SINGAPORE--Local telecommunications operator SingTel has revealed plans to launch what it says is Asia's first priority mobile broadband service for users to bypass congested wireless networks.
Known as Priority Pass, the new service will provide "faster and more reliable Internet connectivity" on-the-move for customers of the carrier's Broadband on Mobile, even if wireless networks are congested, said Yuen Kuan Moon, executive vice president of SingTel's Digital Consumer group. The service will be launched on Jun. 15.
Two mobile broadband plans, Priority 7.2 and Premium 21, will offer the Priority Pass option, Yuen said during the launch briefing here Monday. SingTel is guaranteeing customers will experience download speed ranges of 1.4Mbps to 3.7Mbps for Priority 7.2 service plans, and 1.7Mbps to 4.8Mbps for Premium 21, "80 percent of the time within a 24-hour window", he said
Yuen also noted that while the dongles, which comes bundled with the mobile broadband service, have hardware capabilities that will support up to 7.2 Mbps and 21Mbps data speeds, respectively, these are "theoretical speeds" and are "never achievable" due to various radio frequency limitations.
A third, entry-level service plan--named Classic 3.6--is offered without Priority Pass and customers will experience a typical speed range of 0.8Mbps to 2.1Mbps.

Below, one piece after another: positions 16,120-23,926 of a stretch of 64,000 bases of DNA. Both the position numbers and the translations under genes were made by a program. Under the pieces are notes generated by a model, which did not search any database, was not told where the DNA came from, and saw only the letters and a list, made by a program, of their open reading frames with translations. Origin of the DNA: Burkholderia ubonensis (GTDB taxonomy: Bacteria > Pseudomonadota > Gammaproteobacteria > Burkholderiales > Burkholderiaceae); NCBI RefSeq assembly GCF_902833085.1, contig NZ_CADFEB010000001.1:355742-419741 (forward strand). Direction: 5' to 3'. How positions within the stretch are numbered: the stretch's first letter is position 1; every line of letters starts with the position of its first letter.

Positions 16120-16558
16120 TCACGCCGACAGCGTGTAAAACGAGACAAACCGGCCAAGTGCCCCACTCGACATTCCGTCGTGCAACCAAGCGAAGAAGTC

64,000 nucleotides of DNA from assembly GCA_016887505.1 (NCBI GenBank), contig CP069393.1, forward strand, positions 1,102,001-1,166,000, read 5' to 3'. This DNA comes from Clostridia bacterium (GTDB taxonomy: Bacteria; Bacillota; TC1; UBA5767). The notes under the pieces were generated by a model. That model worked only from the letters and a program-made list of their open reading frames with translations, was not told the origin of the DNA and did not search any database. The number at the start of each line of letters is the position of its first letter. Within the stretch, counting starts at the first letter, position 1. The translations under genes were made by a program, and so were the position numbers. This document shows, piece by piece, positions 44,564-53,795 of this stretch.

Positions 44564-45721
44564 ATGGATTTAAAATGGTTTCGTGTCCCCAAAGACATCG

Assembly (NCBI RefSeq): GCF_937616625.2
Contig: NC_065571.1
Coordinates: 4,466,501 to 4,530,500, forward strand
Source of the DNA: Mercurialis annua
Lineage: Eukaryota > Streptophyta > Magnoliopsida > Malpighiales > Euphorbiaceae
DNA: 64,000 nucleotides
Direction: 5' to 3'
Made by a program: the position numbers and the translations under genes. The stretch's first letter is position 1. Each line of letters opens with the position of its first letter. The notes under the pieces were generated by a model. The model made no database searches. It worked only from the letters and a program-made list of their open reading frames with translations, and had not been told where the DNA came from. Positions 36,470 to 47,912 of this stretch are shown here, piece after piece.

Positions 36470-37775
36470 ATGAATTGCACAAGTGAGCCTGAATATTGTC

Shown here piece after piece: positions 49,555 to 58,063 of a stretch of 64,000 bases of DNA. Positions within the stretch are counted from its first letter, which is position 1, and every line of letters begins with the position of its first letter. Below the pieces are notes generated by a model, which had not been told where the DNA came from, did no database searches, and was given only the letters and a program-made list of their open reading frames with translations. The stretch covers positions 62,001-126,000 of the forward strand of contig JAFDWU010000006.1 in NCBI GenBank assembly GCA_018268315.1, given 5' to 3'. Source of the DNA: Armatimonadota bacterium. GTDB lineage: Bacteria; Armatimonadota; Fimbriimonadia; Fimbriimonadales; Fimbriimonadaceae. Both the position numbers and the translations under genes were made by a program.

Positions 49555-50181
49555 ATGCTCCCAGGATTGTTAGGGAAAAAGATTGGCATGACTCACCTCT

"By disclosing the actual speeds of our services upfront, we aim to help customers make better informed choices," he said, adding that this will also help quell customer dissatisfaction over the offered broadband speeds and actual speeds experienced.
Customers will pay S$40 (US$32.44) for the Priority 7.2 service plan and S$59.90 (US$48.60) for Premium 21, the executive revealed. Existing customers on these two service tiers will automatically be upgraded with Priority Pass and continue paying their existing monthly bills until their contracts expire, after which they have the option to decide whether to continue with Priority Pass at the stated pricings.
Currently, the bulk of SingTel's mobile broadband subscribers fall in the Classic 3.6 tier but Yuen hopes that providing clarity on the download speeds offered will encourage customers to sign up for the higher tier services.
Enhancing the network
Likening its Priority Pass service as "building a bridge over a four-lane highway", Yuen said SingTel has been enhancing its overall wireless infrastructure to support the new prioritization service. This involved building more base stations and upgrading 99 percent of existing ones with fiber connectivity, thus, expanding its capacity to bring more consumers onto the network, he stated.
Furthermore, the telco had implemented dual-cell capacity across 94 percent of its network and is looking to deploy a third cell frequency carrier by this year, he said, adding that its LTE rollout will "definitely" happen by end-2011.
With the additional capacity, Yuen said smartphone and other mobile users accessing SingTel's wireless broadband network will not suffer and the expansion of its network capabilities was done to ensure service quality does not drop.
He also added that as more users sign up for the Priority Pass, SingTel's continuous push to enhance its wireless infrastructure will mean that the "bridge" over the highway will not be congested, too.